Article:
I came across the fascinating web site British History On Line the other day:-
The above links are direct to the pages relating to Maghull and Lydiate but of course you can search for any community of your choice.
My eye was taken by these particular two references to Maghull and Lydiate:-
Maghull is an agricultural township, situated in flat country fairly well supplied with trees, generally grouped about the villages and farmsteads. The land is divided into arable and pasture, the latter mostly to the west, whilst numerous market gardens thrive on a light sandy soil. Crops of potatoes and other root crops, wheat and oats are successfully cultivated.
Lydiate – The country is chiefly agricultural, occupied by market gardens and fields, where potatoes and cabbages alternate with wheat and oats. The soil is sand loam over a subsoil of peat. Pastures are found principally in the low-lying parts westwards.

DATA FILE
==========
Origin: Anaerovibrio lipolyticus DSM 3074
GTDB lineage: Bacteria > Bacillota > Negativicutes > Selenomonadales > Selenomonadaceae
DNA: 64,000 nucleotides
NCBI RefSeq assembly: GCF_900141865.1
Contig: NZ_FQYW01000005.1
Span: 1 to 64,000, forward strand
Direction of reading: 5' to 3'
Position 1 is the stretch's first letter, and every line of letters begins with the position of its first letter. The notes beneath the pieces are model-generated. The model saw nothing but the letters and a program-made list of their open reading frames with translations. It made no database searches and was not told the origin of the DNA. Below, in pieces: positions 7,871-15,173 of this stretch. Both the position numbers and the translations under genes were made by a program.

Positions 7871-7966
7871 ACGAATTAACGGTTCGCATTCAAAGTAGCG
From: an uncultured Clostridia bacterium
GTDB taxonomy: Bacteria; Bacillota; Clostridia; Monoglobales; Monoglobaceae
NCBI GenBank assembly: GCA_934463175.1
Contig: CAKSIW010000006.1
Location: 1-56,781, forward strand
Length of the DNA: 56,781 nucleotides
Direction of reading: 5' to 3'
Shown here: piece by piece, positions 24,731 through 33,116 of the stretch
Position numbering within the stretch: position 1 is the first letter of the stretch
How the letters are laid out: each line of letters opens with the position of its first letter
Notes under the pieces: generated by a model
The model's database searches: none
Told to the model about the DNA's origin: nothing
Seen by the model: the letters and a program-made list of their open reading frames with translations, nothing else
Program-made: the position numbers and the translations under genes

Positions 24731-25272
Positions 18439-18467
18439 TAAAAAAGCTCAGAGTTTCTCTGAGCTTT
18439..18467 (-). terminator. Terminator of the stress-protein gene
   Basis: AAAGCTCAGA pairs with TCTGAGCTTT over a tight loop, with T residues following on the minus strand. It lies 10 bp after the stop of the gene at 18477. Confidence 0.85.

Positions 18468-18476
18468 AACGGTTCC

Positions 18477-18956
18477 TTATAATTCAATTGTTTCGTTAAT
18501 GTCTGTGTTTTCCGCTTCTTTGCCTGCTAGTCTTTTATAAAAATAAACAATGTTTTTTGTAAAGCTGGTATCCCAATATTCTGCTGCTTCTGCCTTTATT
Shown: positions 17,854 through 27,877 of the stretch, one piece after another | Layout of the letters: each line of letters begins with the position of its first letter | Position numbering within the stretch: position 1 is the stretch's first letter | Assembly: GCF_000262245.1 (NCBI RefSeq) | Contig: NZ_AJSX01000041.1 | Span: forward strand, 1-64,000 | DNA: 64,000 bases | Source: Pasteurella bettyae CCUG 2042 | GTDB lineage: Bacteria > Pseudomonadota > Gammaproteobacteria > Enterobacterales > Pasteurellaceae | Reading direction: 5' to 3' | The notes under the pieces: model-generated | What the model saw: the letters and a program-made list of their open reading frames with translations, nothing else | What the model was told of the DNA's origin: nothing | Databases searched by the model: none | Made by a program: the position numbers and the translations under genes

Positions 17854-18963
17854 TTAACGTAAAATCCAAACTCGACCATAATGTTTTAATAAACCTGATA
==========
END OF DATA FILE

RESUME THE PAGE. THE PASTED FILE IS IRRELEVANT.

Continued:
As an environmental campaigner these two short but telling comments on the joint communities of Maghull & Lydiate reinforce my view that building on some of the very best agricultural land in England (where only 2% is of such a high standard) is utter madness. Sadly though this is exactly what Sefton Council has in mind and on a massive scale too!
This blog site has exposed the wrong-headed approach to house building in Sefton many, many times before and together with with local groups like the Maghull & Lydiate Action Team and Fragoff (a Formby based environmental campaign group) we continue to make the case for not building on the very land that grows our food.
The next stage in the process will be starting soon when an Inspector, appointed by the Government, will look in detail at Sefton Council’s building plans and decide whether they will be approved or not. I can’t say I am particularly optimistic about the outcome of this process though.
We can only hope that the Inspector realises how important the high grade agricultural land is not only to us here in Sefton but to the whole of the UK. We are importing environmentally unsustainable amounts of food now so building on our best agricultural land can only make this worse.